Urban gardening swoon

Rhubarb (May 2010)

As might be obvious from previous posts, I am a huge urban gardening fan. And I just had to share this incredible group I came across today. They are "Food from the Sky"  and they are growing vegetables on the roof of a grocery store/supermarket in London. They are profiled in an article in the Guardian today, which describes how since May 2010, they have been growing on the roof enough produce to sell in the grocery store every  Friday!  Apparently, they are able to grow a huge variety of vegetables: " from peas and potatoes to kale and purple sprouting broccoli – alongside flowers, tiny strawberry and raspberry plants." Best all, they compost the unsold/rotting fruit and veg from the supermarket.
Combined with another group I came across a few weeks ago, I am buzzing with excitement for my own urban garden plans. The other group was Window Farming.   "Windowfarms are vertical, hydroponic, modular, low-energy, high-yield edible indoor window gardens built using low-impact or recycled local materials. They are designed for indoor home and school settings, and allow growing during the winter season." They are kind of hard to describe: its like hanging a cascade of pots against a window. I am not entirely convinced of the necessity of the hydroponic part but there is a lot to be inspired by and to think about for urban vegetable growing.  

I find all these groups so exciting!! I am off to do some planning for my own urban garden - and it will include growing some rhubarb!
What are you finding inspiring today?


one man's trash is another man's treasure

certain members of our household spend a lot of time on den blå avis - an online site here in denmark that's actually now owned by eBay, but functions more like craig's list. it's a cornucopia of used goodness and items (and even rabbits and horses and kitties and puppies (but no chickens)) looking for a new home. i am at times dismayed at what husband comes home with and initially, i was a little shocked by the purchase below.

huband bought this big messy-looking pile of wood. it's basically offcuts that a guy who has a little lumberyard had left over. it's the bits that weren't quite perfect enough to be sold as grade A wood to contractors and such. and it looks a bit like maybe he actually paid a guy something for his trash and then will actually need a container (or two) to haul it away. initially i was thinking that it wasn't the best deal he'd ever made.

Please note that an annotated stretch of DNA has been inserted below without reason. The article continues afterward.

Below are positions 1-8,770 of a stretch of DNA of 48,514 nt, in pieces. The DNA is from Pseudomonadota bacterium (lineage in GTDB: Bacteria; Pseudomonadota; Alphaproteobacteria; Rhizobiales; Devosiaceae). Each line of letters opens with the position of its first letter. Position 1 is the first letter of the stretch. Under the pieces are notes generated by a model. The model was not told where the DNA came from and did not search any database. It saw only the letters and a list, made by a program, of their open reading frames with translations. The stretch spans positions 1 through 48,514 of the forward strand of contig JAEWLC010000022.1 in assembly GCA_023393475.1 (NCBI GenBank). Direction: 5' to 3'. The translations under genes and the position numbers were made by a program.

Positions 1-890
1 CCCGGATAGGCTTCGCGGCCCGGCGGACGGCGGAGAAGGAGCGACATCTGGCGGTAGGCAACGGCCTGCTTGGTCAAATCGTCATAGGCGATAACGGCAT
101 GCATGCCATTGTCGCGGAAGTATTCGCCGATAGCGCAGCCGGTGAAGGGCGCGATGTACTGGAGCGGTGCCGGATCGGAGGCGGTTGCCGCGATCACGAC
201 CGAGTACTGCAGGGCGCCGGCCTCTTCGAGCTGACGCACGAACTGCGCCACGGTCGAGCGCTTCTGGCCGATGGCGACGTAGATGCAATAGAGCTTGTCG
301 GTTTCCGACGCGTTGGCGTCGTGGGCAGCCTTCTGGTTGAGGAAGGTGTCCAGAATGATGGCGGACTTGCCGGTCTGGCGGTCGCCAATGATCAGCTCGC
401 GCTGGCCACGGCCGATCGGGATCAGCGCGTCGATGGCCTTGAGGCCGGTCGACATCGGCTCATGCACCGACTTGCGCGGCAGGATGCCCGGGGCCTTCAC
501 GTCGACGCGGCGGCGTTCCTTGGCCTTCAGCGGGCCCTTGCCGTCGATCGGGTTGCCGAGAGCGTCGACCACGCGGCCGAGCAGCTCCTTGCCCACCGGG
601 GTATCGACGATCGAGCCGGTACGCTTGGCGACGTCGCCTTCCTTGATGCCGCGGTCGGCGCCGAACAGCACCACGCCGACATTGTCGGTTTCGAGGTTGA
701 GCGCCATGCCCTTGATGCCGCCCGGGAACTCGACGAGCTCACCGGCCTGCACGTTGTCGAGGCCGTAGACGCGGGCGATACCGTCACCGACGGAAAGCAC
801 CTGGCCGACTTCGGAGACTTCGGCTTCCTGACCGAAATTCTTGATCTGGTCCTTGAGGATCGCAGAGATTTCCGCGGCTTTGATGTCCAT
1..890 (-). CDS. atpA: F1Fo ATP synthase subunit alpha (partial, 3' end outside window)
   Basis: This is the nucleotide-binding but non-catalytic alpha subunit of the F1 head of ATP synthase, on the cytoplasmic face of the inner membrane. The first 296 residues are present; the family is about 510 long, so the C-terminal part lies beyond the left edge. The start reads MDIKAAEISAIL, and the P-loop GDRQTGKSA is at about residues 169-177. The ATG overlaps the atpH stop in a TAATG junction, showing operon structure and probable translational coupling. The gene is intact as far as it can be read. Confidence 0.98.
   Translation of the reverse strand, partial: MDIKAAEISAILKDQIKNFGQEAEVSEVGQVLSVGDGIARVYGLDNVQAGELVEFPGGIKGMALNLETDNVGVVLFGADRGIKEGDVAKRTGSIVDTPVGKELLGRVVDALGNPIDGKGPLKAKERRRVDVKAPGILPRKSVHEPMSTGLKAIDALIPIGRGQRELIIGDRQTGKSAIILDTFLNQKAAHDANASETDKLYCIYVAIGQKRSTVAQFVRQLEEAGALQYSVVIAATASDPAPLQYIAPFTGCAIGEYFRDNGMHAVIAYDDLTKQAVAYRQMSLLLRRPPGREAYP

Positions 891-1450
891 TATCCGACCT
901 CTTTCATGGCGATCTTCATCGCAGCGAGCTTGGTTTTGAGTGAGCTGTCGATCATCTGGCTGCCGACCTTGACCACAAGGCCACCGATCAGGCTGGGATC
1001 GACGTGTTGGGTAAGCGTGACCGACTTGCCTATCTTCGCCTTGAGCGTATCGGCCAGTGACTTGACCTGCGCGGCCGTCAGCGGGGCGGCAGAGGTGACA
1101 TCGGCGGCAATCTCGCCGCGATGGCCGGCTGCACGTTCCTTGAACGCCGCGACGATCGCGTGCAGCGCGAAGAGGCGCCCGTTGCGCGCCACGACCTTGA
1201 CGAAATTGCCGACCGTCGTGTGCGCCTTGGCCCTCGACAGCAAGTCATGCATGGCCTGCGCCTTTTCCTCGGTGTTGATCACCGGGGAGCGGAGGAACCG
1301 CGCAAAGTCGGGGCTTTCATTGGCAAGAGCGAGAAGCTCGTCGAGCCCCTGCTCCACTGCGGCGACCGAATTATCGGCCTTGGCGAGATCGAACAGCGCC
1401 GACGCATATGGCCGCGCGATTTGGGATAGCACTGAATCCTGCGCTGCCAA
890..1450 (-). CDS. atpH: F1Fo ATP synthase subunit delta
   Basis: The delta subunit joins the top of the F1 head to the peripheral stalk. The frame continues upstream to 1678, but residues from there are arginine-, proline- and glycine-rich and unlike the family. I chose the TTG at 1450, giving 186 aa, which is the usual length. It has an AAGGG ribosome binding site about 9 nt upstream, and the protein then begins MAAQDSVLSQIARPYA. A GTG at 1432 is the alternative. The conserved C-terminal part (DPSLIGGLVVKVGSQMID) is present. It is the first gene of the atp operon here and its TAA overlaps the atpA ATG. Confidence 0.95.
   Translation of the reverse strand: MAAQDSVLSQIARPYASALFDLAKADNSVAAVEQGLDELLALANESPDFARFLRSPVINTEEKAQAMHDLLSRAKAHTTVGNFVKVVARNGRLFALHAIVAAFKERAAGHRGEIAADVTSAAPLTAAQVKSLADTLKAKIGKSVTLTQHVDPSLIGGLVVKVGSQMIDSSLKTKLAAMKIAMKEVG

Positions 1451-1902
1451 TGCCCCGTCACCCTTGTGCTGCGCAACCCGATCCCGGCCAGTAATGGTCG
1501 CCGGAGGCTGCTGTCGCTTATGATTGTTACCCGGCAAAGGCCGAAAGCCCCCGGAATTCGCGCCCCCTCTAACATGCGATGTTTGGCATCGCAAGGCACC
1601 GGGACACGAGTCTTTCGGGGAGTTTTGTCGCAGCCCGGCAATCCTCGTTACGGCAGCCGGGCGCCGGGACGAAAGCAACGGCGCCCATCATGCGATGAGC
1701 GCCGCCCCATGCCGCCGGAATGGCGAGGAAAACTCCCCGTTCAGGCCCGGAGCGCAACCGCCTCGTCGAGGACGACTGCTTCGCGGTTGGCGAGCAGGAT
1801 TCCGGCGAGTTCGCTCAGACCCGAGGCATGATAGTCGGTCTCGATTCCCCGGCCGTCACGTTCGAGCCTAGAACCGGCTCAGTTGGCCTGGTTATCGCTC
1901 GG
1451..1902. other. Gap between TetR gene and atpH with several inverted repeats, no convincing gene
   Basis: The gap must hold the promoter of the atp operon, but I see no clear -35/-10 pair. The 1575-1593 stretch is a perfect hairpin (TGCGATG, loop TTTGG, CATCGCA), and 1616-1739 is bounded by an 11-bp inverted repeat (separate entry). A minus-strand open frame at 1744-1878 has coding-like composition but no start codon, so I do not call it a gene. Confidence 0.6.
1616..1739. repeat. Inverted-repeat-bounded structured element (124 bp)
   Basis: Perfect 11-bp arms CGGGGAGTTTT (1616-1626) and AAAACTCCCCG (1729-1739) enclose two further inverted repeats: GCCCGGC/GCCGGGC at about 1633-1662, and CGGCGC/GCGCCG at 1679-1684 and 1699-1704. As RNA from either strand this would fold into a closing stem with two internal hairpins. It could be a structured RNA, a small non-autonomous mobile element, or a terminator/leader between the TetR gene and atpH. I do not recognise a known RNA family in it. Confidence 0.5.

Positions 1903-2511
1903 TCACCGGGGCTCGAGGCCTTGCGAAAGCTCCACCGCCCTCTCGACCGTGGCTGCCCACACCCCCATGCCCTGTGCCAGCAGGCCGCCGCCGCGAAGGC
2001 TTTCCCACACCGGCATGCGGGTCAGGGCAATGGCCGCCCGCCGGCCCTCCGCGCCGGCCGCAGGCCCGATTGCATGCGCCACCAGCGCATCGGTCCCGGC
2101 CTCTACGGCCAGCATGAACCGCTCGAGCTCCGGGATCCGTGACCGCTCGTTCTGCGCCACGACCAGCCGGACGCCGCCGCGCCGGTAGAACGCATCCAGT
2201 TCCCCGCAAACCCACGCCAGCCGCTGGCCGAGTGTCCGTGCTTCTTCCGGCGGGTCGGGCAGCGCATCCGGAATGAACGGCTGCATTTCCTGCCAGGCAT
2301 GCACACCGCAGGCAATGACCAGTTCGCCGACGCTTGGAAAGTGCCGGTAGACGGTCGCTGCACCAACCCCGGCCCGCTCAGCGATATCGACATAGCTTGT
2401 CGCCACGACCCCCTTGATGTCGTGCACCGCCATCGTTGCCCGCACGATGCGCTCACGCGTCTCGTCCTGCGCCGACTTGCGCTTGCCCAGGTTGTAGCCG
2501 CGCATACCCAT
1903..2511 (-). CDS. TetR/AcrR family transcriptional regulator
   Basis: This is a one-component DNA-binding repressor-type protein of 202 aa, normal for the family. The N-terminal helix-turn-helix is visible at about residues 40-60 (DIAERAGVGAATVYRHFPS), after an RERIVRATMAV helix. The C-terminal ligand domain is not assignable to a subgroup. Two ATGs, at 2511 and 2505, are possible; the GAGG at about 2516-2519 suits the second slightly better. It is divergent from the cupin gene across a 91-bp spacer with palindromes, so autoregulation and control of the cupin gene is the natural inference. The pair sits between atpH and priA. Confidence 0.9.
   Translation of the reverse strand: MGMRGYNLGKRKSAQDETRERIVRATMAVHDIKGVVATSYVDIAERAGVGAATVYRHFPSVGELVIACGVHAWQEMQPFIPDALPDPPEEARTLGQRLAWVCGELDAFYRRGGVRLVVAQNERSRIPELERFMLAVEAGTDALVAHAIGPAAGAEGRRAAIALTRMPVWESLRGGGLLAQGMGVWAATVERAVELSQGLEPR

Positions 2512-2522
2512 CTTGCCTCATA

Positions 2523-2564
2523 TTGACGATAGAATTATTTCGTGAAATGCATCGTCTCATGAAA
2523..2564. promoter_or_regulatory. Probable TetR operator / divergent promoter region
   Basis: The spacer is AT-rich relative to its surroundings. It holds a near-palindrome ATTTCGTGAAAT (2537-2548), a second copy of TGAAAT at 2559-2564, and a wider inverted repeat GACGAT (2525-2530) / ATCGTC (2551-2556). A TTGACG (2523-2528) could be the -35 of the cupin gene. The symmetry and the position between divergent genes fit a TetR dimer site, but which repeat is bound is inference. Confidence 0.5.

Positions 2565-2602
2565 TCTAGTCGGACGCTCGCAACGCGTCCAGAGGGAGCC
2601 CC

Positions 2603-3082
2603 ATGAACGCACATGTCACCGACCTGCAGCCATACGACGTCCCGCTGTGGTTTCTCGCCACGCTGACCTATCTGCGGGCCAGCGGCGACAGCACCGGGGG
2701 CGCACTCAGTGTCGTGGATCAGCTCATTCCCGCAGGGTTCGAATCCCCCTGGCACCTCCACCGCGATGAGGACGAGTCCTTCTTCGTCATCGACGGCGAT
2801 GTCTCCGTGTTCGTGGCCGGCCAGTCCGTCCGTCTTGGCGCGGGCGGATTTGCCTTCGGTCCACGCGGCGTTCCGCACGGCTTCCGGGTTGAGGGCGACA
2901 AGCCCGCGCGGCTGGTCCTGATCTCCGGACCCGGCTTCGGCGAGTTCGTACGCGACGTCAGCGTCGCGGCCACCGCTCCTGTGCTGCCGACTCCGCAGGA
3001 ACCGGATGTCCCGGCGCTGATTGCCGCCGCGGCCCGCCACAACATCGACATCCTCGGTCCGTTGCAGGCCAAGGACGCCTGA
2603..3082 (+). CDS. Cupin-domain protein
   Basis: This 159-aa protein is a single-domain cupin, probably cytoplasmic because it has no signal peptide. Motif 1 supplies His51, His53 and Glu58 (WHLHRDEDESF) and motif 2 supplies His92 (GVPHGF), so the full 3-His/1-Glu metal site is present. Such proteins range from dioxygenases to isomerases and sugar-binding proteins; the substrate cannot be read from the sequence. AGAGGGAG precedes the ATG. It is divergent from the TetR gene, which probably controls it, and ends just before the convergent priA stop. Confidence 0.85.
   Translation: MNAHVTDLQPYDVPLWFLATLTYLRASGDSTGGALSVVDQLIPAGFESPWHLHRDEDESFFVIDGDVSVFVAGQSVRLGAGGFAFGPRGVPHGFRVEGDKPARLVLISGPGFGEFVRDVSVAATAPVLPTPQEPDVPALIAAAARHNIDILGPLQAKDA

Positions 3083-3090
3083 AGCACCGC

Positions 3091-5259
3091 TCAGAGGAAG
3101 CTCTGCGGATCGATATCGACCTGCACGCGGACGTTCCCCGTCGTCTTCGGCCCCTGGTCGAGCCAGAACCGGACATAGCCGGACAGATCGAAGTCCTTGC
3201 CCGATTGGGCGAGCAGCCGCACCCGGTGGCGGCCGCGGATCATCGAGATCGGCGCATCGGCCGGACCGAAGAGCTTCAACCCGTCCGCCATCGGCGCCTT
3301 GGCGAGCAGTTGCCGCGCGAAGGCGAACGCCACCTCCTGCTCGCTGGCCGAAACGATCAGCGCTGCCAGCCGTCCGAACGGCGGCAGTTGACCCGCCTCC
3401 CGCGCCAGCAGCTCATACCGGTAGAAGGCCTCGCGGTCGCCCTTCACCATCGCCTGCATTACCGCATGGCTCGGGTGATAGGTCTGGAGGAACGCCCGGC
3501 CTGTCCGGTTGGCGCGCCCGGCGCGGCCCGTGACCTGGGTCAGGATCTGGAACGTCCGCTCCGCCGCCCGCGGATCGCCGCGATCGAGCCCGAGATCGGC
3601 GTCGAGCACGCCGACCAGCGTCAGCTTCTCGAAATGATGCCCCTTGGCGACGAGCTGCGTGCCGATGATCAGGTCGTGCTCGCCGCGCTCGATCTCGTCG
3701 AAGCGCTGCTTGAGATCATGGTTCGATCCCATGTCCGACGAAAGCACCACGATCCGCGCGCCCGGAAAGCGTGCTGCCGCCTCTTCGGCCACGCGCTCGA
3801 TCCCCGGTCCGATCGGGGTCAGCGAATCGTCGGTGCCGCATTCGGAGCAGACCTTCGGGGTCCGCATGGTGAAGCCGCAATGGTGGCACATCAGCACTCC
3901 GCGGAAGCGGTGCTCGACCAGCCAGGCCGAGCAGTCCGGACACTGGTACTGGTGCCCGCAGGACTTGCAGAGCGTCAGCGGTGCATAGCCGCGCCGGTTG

these big pillars, i was less dismayed about, as they look pretty good and will make a great foundation for a variety of structures around here. he also got 9 pieces of that roofing that's on top of them to protect them from the rain at the moment - and those will make a great roof for a chicken coop, a pig shelter and possibly also my refuge in the garden.

the other day, we visited the wood (hence the photos) and if you look closely, there's a lot of good stuff there. this wood, that would otherwise have been wasted because it wasn't perfect enough for the building industry folks, will now be used by us to build a variety of structures in our garden in the rustic style of the building below. we'll be able to have chickens, a couple of pigs, a place to spend time at the bottom of the garden on a summer day. there's probably even enough for a treehouse for sabin and another rabbit hutch for our bunnies. it's upcycling at its best! purchased via a site that promotes an economy of exchange of goods between local individuals.  the more i think about it, the more i like it!

this building was on the site where we bought the wood. we'll use a similar construction technique on our garden buildings.  i can highly recommend perusing your local version of the den blå avis - you just might find treasure and you'll be supporting your local community and recycling efforts all at the same time. collaborative consumption in action.

and as soon as it warms up and the building begins, i'll be sharing our progress.